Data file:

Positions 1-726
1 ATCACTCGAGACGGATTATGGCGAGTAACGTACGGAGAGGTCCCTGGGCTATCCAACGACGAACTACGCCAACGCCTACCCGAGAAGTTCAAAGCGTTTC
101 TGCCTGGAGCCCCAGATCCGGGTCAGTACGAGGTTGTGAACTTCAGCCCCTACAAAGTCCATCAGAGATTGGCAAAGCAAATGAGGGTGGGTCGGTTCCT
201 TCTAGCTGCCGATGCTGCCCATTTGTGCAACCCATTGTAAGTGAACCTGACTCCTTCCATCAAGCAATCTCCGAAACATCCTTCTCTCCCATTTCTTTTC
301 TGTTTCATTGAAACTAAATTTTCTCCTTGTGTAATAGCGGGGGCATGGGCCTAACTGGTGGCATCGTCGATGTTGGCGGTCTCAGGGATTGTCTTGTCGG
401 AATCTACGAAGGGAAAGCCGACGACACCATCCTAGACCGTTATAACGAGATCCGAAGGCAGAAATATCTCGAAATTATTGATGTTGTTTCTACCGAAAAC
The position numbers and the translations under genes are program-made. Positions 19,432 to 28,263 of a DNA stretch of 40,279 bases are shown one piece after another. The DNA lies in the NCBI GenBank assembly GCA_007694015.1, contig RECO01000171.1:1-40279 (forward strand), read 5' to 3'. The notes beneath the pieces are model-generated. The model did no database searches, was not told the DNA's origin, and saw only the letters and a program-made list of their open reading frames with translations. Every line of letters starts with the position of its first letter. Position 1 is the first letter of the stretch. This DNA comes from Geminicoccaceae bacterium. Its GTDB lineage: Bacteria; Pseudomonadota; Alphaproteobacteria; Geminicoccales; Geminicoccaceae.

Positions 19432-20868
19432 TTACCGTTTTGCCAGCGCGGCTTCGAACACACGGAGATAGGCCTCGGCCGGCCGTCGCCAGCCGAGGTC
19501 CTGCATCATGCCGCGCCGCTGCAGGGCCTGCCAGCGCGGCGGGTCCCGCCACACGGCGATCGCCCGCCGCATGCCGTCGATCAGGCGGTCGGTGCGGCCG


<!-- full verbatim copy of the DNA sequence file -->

Positions 1-726
1 ATCACTCGAGACGGATTATGGCGAGTAACGTACGGAGAGGTCCCTGGGCTATCCAACGACGAACTACGCCAACGCCTACCCGAGAAGTTCAAAGCGTTTC
101 TGCCTGGAGCCCCAGATCCGGGTCAGTACGAGGTTGTGAACTTCAGCCCCTACAAAGTCCATCAGAGATTGGCAAAGCAAATGAGGGTGGGTCGGTTCCT
201 TCTAGCTGCCGATGCTGCCCATTTGTGCAACCCATTGTAAGTGAACCTGACTCCTTCCATCAAGCAATCTCCGAAACATCCTTCTCTCCCATTTCTTTTC
301 TGTTTCATTGAAACTAAATTTTCTCCTTGTGTAATAGCGGGGGCATGGGCCTAACTGGTGGCATCGTCGATGTTGGCGGTCTCAGGGATTGTCTTGTCGG
401 AATCTACGAAGGGAAAGCCGACGACACCATCCTAGACCGTTATAACGAGATCCGAAGGCAGAAATATCTCGAAATTATTGATGTTGTTTCTACCGAAAAC
The position numbers and the translations under genes are program-made. Positions 19,432 to 28,263 of a DNA stretch of 40,279 bases are shown one piece after another. The DNA lies in the NCBI GenBank assembly GCA_007694015.1, contig RECO01000171.1:1-40279 (forward strand), read 5' to 3'. The notes beneath the pieces are model-generated. The model did no database searches, was not told the DNA's origin, and saw only the letters and a program-made list of their open reading frames with translations. Every line of letters starts with the position of its first letter. Position 1 is the first letter of the stretch. This DNA comes from Geminicoccaceae bacterium. Its GTDB lineage: Bacteria; Pseudomonadota; Alphaproteobacteria; Geminicoccales; Geminicoccaceae.

Positions 19432-20868
19432 TTACCGTTTTGCCAGCGCGGCTTCGAACACACGGAGATAGGCCTCGGCCGGCCGTCGCCAGCCGAGGTC
19501 CTGCATCATGCCGCGCCGCTGCAGGGCCTGCCAGCGCGGCGGGTCCCGCCACACGGCGATCGCCCGCCGCATGCCGTCGATCAGGCGGTCGGTGCGGCCG